Chatbots are the “next big thing” for reaching consumers online, and with the rising sophistication of AI marketing could be great news for brands for a number of reasons.
Today’s consumers are tech-savvy, mobile and have zero patience for inconvenient shopping, much less customer support. In a world where 53 percent of mobile website visitors leave if a web page doesn’t load within three seconds and 51 percent of people say a business needs to be available 24/7, brands are turning to chatbots for the solution.
If you hate picking up the phone to reach customer service, you’re not alone. In fact, 38 percent of Americans would rather clean a toilet, according to the 2016 Aspect Consumer Experience Index. Forty-four percent of American consumers prefer chatbots to traditional customer service, “if the company gets it right” and 71 percent of participants want the ability to solve most customer service issues on their own. Millennials are the most confident when it comes to chatbots, with 70 percent saying they “feel good” about them. More than half (54 percent) prefer all customer interactions via electronic means and 49 percent feel that texting is the most effective communication for customer service.
While customer service and eCommerce are natural fits for chatbots, brands are also using this growing outlet for interactive promotion.
Mr. Robot got its own mobile app last year in which users had to interact with a character from the show by “chatting” with her through E-Corp’s messaging platform. To promote Call of Duty: Infinite Warfare, Activision did an amazing job of using a chatbot purely for interactive storytelling—resulting in over six million interactions within the first 24 hours.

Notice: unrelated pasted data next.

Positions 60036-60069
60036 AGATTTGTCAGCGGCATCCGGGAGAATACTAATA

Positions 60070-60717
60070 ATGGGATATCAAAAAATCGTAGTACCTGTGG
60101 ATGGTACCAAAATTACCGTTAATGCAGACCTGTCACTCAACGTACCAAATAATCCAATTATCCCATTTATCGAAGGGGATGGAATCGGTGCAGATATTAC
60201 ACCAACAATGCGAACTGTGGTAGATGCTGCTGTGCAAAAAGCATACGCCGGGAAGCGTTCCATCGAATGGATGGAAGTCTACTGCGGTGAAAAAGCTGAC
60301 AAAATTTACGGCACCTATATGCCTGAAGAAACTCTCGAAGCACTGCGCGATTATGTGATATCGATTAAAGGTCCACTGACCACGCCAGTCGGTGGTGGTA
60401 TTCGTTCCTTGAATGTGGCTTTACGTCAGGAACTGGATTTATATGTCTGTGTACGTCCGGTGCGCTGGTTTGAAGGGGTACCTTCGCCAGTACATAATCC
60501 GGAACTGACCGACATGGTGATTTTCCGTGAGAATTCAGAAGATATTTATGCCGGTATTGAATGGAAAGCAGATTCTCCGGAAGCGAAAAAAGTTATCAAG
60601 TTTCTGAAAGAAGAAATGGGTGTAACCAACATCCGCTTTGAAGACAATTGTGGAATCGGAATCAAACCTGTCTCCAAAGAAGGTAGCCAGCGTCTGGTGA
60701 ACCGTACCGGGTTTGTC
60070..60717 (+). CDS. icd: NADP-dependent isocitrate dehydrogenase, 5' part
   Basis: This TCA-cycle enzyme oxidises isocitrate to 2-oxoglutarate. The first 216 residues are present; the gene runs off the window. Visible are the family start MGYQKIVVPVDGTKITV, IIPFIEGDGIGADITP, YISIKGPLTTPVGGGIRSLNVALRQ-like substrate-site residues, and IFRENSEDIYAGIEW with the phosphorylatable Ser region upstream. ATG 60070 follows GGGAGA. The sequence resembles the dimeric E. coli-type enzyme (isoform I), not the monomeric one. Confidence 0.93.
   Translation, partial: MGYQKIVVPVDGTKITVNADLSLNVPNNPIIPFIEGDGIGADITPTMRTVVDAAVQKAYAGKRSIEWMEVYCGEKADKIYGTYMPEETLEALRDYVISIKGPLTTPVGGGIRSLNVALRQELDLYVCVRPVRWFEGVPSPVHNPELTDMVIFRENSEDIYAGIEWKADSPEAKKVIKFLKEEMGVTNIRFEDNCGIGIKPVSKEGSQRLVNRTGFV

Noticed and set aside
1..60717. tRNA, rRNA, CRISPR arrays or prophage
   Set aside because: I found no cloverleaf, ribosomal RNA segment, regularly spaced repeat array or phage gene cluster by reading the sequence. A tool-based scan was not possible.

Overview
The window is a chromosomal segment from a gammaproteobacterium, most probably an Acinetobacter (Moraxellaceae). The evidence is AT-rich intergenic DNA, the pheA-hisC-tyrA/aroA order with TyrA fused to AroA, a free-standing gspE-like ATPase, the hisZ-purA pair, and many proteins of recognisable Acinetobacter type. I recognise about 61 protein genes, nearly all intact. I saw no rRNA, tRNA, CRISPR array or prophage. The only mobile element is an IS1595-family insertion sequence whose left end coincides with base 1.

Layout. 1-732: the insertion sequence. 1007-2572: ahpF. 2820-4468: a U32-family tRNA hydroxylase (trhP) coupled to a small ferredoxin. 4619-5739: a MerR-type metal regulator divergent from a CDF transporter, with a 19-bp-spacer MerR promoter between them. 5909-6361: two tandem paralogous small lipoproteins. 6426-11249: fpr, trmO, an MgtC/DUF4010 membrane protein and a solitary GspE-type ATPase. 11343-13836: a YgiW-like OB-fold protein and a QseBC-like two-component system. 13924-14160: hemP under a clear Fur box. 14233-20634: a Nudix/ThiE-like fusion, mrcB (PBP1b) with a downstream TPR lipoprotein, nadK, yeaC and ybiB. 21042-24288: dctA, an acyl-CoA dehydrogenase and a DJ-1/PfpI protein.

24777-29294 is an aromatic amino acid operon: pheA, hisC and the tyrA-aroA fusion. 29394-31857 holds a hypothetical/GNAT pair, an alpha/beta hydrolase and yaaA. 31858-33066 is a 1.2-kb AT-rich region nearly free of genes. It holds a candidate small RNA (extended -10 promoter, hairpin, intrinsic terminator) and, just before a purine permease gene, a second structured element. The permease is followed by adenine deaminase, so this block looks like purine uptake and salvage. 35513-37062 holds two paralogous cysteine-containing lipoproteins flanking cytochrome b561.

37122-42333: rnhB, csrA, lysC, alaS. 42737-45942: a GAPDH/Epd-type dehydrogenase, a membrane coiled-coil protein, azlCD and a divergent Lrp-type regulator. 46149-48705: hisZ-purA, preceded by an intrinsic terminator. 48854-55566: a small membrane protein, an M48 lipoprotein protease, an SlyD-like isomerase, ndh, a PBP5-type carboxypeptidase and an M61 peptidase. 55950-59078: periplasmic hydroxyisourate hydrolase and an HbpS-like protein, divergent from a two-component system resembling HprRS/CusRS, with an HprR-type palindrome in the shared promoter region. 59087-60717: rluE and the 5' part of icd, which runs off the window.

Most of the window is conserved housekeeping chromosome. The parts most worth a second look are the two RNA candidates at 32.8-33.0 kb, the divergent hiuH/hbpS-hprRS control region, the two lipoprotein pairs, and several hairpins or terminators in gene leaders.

Chatbots are still in their infancy, and developers are learning about what works and what doesn’t. Kiwi Inc. CEO and Sequel founder Omar Siddiqui predicts that while the technology is new, this will be a year of continued innovation.
“[In 2017] we’ll see continued improvements in the same interaction design supported by both platform improvements and technological progress on how best to utilize natural language as part of the bot experience,” he told [a]listdaily. “We’ll see the messaging apps continue to make improvements in bot discovery for consumers and more organic means by which bots can be surfaced to consumers at appropriate points in their work flows on these apps. We will also see the emergence of multimedia bots with audio and voice taking more of the mind-share as a complement to text-based experiences.”
Facebook, in particular, is a major driver in this new era of bot creation, claiming that “tens of thousands” of developers are building chatbots on their platform.
Perhaps the biggest challenge for developers is creating a bot that is friendly, efficient and intelligent without being creepy—as opposed to today’s automated phone systems that still can’t seem to understand a word being said.
It would also be rather unnerving to have a robot know everything about you, then share that information with others, with or without its knowledge. Today, users can pop over to Facebook Messenger to do anything from booking travel to ordering pizza, so security will become even more of a concern as eCommerce becomes more commonplace on the platform.